4. 4. Joachim Castellano, Jo Mynard, and Troy Rubesch Action Research: Student Technology Useactually be a threat to autonomy because it simply transfers directive classroom methods onto a machine(Gremmo & Riley, 1995). Barnett suggests providing guided access to the Web sites and activities withmultiple entry points and learner training elements so that students do not navigate aimlessly. Programsneed to be augmented by introductory and help pages. Ideally, the scaffolding activities will promotelearner autonomy by raising awareness to ways in which a learner can source his or her own authentictexts for additional tasks.Admittedly, the value of technology does not only lie in the range of support it attempts to offer but in theways that students actually draw on such support for their day-to-day learning. However, the studiesmentioned above did not ask students directly what they needed in terms of support. For example, Lázaroand Reinders (2006) looked at the provision of technology, but did not look at its use by learners.TLLT have the potential to promote learner autonomy if used appropriately (Mynard, 2009). Forexample, learners should ideally engage in (a) a needs analysis activity prior to selecting the resource, (b)self-monitoring during the task, and (c) reflection after completing the activity. Awareness of these skillscan form part of the learner development services offered by a self-access center. TLLT that providecommunication opportunities such as blogs, chat rooms, and social networking sites are examples ofcognitive tools (Lajoie, 2005) and offer further benefits for learners. Cognitive tools assume high levels ofengagement and require learners to “reorganize their knowledge in a manner that results in deeperunderstanding” (p. 87).Other research of TLLT in SALCs has focused on resources and student use, attitudes, and expectations.A study conducted in Oman focused on students’ attitudes on technology use: frequency, reason, whatthey learned, what they liked, and ease of use (Al Saidi, 1991). To remedy a problem in which languagelearners here underused TLLT, Al Saidi suggested teachers’ feedback was a key factor in determiningfrequency of use and more training, support, and awareness of materials for learners. Deepwell and Malik(2008) used a case study approach to explore 250 English university students’ expectations of technology,lecturers’ engagement with technology, and how it supported transition from different educationalcontexts. Results showed that to maximize learners’ experience with TLLT in a self-directedenvironment, guidance and feedback from lecturers is essential. In Japan, the education ministries havemade technology penetration in education a policy priority (Elwood & MacLean, 2009) by equippingschools with the latest technology, although not always in conjunction with appropriate teacher training touse these new tools. Recent surveys of Japanese students have reflected widespread exposure to thesetools, although exposure does not always result in increased proficiency or confidence (Lockley, 2011).In sum, many studies have investigated resources and some have looked into student use. However, anexpansive view of TLLT which includes materials design, support, and purchasing decisions along withconcrete, corrective actions to remedy issues and improve language learning opportunities for SALCusers has not been widely reported.The SALCThe context for the study is a private university in Japan serving approximately 3,400 undergraduate and30 graduate students. The university specializes in international studies, particularly in the areas offoreign languages, culture, and intercultural communication. The university’s Self Access LearningCentre (SALC), a purpose-built language learning facility, was established in 2001 to support students intheir English study.The SALC features facilities such as: multi-purpose rooms (MPRs) equipped with a PC, audio and videoequipment, and space for six students; edutainment booths with DVD players and English satellite-linkedtelevisions; individual study areas; a reading lounge; a writing area; listening stations with MD and MP3players; speaking booths with English pronunciation and karaoke software; and a free conversation area.The facility is filled with over 11,000 English resources including books, magazines, newspapers,Language Learning & Technology 15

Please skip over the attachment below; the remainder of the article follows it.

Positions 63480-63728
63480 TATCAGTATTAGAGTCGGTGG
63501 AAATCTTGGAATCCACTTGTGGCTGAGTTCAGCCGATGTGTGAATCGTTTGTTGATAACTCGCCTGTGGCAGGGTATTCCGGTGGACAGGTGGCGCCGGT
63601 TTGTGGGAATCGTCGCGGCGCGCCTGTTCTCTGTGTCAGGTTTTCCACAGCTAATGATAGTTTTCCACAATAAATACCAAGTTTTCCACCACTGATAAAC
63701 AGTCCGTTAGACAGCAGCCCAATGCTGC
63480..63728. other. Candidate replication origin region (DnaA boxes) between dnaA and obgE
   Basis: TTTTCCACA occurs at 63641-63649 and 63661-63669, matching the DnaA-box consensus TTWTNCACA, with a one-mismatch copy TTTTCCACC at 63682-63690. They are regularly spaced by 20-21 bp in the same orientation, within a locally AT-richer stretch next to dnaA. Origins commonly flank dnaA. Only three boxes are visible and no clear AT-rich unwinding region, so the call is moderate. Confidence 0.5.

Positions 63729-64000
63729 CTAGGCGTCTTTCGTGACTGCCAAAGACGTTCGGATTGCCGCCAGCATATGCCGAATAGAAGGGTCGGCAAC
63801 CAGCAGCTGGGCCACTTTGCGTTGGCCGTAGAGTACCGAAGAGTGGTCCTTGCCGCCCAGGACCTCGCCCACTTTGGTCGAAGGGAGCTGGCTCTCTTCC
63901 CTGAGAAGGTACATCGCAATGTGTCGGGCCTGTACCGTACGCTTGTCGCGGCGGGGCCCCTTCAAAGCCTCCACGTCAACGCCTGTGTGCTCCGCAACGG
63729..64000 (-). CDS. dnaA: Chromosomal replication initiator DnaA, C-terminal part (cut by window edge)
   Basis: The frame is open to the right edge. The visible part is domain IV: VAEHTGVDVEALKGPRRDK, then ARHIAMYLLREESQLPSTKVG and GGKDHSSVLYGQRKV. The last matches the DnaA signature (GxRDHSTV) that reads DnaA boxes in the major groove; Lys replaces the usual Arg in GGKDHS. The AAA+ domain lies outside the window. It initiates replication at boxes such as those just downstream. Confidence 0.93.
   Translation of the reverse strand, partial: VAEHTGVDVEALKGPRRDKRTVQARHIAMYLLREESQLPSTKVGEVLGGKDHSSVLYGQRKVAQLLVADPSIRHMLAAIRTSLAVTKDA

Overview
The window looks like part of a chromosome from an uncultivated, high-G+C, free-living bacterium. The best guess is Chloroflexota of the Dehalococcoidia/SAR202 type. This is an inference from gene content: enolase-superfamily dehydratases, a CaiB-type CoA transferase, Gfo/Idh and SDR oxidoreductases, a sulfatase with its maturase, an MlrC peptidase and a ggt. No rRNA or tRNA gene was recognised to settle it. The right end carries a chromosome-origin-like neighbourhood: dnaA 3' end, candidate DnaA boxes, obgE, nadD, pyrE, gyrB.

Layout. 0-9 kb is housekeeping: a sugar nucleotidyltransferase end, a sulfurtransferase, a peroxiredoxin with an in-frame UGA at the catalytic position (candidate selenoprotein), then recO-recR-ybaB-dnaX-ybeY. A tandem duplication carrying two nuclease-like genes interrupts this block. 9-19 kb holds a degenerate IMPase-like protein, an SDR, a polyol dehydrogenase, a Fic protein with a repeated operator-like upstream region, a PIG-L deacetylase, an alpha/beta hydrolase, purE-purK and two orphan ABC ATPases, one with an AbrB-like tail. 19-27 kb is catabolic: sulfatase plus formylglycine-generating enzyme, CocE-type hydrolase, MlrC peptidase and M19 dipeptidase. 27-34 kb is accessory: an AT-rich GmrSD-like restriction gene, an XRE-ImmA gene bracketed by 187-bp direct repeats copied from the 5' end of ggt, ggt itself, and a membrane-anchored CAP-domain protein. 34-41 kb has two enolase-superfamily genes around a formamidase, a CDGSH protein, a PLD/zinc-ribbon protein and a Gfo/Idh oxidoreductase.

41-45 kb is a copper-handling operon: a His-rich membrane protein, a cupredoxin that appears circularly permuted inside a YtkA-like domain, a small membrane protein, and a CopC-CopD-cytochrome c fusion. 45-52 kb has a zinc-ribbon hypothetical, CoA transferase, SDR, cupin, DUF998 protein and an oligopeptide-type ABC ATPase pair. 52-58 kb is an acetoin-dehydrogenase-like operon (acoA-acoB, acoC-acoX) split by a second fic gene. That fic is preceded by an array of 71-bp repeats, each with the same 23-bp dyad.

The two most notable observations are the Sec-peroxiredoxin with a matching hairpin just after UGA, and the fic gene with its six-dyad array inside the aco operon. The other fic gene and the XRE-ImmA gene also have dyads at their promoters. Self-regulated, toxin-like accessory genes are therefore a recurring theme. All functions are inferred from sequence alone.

5. 5. Joachim Castellano, Jo Mynard, and Troy Rubesch Action Research: Student Technology Useworksheets, games, DVDs, CDs, and CD-ROMs of language learning software. While some TLLTrequire students to be on site (e.g., DVDs, satellite television, computer terminals, and other facilities)some are available for use off campus as well (e.g., borrowed CD-ROMs and Internet-based materialsaccessed at home). The wide availability of such materials may affect their use in the SALC.Furthermore, although some language learning resources are available to students outside the SALC (e.g.,DVDs, language Web sites, and English books), the real value lies in the way in which the SALC situatesthe resources, learner development programs, and advising services within a target language social hub.The English-only environment provides opportunities for students to not only study the language, but alsoto meaningfully practice communicating in English (opportunities for immersive experiences are rare inJapan).Research QuestionsThe following three research questions were formulated: 1. How do SALC users currently use TLLT? 2. How could support for meaningful use of TLLT be provided most effectively? 3. Are there TLLT that the students would like to use in the SALC?METHODOLOGYAn action research approach was chosen within an interpretative paradigm in order to understand andinterpret TLLT use in an in-depth way and to make ongoing improvements. In accordance with the cyclesof action research described by Coghlan and Brannick (2010), the research contained the followingreflective stages: constructing, planning action, taking action, and evaluating action. In Cycle 1, the initial“constructing” phase began when the researchers observed that although technology could support self-access learning, few students appeared to be using available TLLT. The constructing phase was exploredfurther through dialogue and co-construction. In the “planning action” stage, the researchers developedthree research questions in order to learn more about how learners used technology in their lives. The“taking action” stage involved the data collection over a one-semester period. It also included initialactions that the researchers took based on ongoing interpretation of the data. The “evaluating action”phase involved more thorough interpretation of the data and discussions. Throughout these stages, theresearchers reflected and speculated on what was being observed—an approach advocated by Burns(1999). Based on the interpretation of the results of the study conducted in Cycle 1, the researchers wereable to co-construct the problem areas and continue the work into Cycle 2.ProcedureThree researchers collected data using the following two instruments:1. A questionnaire containing some closed-response items and more open-response items (Appendix A).The questionnaire was designed to gather important demographic information and also establish thepurpose of the interview.2. In-depth, semi-structured follow-up participant interviews. Each interview lasted 20 to 30 minutes andprobed for more detail on the questionnaire responses.ParticipantsOver a two-month period, interviews with 29 SALC users were conducted. For 26 of the interviews,students who were in the SALC at times pre-selected by the researchers were interviewed resulting in aconvenience sample relying on “available subjects – those who are close at hand or easily accessible”(Berg, 2001, p. 32).Language Learning & Technology 16